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Nebraska’s road to carrying out its first execution in more than two decades is littered with speed bumps.Many of those hindrances have been self-inflicted, owing to state officials’ overly broad, unjustified claim to privacy surrounding the four-drug cocktail with which they hope to end the lives of convicted killers Jose Sandoval and Carey Dean Moore, who’d be the first humans executed by these means.

Whether it’s the lawsuit filed by the American Civil Liberties Union and several media outlets – the Journal Star included – seeking the release of the drug sourcing or the recent suggestion that the state may have illegally obtained these substances, one common thread binds these struggles together.

All directly result from a lack of transparency. This outcome could have been avoided had the state merely been forthcoming about how the execution drugs were purchased and tested.

The state has repeatedly denied any impropriety, with Gov. Pete Ricketts accusing the ACLU of “fabricating charges in a desperate attempt to try to overturn the will of the people of Nebraska.”

Yes, Nebraskans voted the death penalty back into existence two years ago. But that ballot initiative didn’t exempt the state from accountability for how it carries out capital punishment.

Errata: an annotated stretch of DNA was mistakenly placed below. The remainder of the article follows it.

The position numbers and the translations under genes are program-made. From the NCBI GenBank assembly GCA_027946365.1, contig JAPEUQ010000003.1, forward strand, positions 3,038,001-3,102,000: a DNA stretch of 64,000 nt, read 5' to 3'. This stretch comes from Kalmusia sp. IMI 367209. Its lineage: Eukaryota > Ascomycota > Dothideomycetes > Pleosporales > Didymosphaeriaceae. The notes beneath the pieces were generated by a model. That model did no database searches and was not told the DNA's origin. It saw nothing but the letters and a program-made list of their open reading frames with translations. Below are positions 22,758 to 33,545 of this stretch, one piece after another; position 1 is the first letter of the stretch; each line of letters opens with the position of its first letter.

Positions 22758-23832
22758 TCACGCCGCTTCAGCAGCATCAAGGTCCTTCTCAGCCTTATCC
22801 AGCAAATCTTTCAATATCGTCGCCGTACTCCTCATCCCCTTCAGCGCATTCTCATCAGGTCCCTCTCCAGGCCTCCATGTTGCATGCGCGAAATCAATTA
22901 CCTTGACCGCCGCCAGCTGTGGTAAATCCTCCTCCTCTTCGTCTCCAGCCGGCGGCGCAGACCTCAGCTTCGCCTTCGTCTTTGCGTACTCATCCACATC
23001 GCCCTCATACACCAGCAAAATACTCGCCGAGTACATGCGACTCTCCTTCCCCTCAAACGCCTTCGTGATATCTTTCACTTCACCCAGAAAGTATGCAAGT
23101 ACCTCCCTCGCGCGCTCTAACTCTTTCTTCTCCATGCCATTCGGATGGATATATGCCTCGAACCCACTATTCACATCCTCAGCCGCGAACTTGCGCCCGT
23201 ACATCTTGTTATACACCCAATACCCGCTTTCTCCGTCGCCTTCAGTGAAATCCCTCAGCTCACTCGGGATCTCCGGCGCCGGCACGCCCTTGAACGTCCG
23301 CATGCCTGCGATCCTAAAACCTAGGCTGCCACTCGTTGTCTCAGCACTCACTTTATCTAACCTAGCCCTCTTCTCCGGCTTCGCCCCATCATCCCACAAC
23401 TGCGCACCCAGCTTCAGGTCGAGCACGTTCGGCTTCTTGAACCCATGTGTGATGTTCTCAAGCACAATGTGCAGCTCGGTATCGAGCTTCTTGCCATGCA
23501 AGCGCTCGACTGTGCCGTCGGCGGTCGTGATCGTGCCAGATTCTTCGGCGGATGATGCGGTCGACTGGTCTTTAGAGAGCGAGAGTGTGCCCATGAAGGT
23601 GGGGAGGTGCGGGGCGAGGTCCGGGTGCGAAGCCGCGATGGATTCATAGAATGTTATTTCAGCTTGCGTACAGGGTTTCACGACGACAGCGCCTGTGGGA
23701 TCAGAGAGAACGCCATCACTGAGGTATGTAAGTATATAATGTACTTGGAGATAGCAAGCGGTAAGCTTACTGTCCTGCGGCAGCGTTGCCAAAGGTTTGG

Both the lawsuit and request for a Drug Enforcement Agency investigation are seeking just that. If the state legally obtained its execution drugs, then transparency would serve no harm. And it could easily be done in a manner that wouldn’t identify members of the execution team, despite the state’s professed grounds for denying multiple public records requests.

With the great power of determining life or death, the state must also bear the great responsibility of transparently laying out the process it will use to carry out this most severe sentence. To date, officials have not provided the requested details, hence the ongoing battles to extract this information to keep Nebraskans informed about how their government operates.

After all, we can’t reiterate enough that the state’s standing to tell Nebraskans “trust us” has been severely diminished by its past choices. For those who forgot the previous debacle, Nebraska had egg on its face – and no longer had $55,000 – after its shipment of sodium thiopental from a shadow broker in India was intercepted by the federal government.

Fool us once; shame on you. Fool us twice; shame on us.

And, to quote The Who’s anthem, we won’t get fooled again.

Until and unless the state proves that it has gone through the proper channels to purchase and test the drugs for its lethal injection process – which, again, has yet to be used in any execution – the calls for Nebraska officials to prove their acquisition of these substances remain justified.

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